You are not alone if you’ve been victimized by diet culture and are feeling tempted to pursue weight loss. Try something different this year; make a resolution not to diet. You have full permission to choose a full, abundant life rather than one spent shrinking yourself to appeal to the masses.
The holiday season is once again upon us. Does that make your mind wander to wintry scenes, family fun, yummy food, and laughter with loved ones around a table? If yes, you are fortunate to experience the holidays the way they were intended – with joy, beauty, pleasure, and community.
Ed is that unwelcome guest at holiday occasions. He inevitably shows up at each festivity, and he ruins everything. At least, that was my victim thinking many years ago. I blamed Ed, because it was easier and less scary than being accountable for myself.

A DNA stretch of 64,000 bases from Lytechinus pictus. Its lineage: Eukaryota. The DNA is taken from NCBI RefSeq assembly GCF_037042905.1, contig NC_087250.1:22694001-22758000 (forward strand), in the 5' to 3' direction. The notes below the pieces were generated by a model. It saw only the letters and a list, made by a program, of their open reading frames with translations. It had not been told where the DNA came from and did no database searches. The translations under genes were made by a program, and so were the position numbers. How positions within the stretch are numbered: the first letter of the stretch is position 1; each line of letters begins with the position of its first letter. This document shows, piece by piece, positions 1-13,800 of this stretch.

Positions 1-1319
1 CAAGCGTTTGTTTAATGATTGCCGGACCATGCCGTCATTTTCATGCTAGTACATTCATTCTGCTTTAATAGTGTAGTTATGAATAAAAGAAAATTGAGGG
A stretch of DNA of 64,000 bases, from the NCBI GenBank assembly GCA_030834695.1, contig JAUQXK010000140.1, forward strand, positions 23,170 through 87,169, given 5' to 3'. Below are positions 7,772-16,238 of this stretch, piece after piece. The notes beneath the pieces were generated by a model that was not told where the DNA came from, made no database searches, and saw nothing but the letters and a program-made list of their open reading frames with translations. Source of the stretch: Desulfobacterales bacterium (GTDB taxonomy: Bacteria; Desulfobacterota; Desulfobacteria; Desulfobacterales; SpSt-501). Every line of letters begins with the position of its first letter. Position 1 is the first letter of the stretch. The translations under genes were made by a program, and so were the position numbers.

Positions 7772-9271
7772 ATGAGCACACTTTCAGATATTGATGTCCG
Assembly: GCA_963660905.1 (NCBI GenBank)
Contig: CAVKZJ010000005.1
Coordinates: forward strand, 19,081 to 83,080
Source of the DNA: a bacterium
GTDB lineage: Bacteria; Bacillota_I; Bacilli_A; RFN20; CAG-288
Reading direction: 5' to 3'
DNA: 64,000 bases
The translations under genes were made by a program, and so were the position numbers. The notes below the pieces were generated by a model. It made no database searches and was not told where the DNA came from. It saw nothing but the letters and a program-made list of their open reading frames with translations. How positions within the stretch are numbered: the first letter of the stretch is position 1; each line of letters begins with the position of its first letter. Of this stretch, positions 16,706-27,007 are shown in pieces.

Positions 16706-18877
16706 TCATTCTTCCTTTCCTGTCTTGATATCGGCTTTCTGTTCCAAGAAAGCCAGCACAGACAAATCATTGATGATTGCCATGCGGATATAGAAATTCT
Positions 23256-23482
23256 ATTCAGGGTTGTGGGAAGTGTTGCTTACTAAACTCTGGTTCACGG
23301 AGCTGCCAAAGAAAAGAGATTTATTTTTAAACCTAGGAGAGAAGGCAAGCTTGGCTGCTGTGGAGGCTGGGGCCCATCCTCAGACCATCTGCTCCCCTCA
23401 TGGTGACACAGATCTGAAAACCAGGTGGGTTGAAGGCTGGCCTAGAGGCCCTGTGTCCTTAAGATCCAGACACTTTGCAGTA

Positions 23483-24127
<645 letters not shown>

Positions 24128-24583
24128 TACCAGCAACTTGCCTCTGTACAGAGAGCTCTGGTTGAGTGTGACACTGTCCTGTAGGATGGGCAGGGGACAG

Many holidays seem to revolve around food, making those in recovery from an eating disorder wary of joining in the fun. But you can still enjoy the tricks and treats of Halloween without having to turn off your porch lights and stay inside. (Although it’s perfectly fine to do that, too.) Planning ahead and preparing yourself to handle any negative feelings that come up will help you avoid resorting to unhealthy eating behaviors.
Seeking to understand a loved one who is experiencing an eating disorder (ED) is an incredible act of love. It can be challenging and confusing, regardless of where the person is in the process. The road to recovery can be long and arduous, but your continued support is crucial to the success of the person experiencing the illness.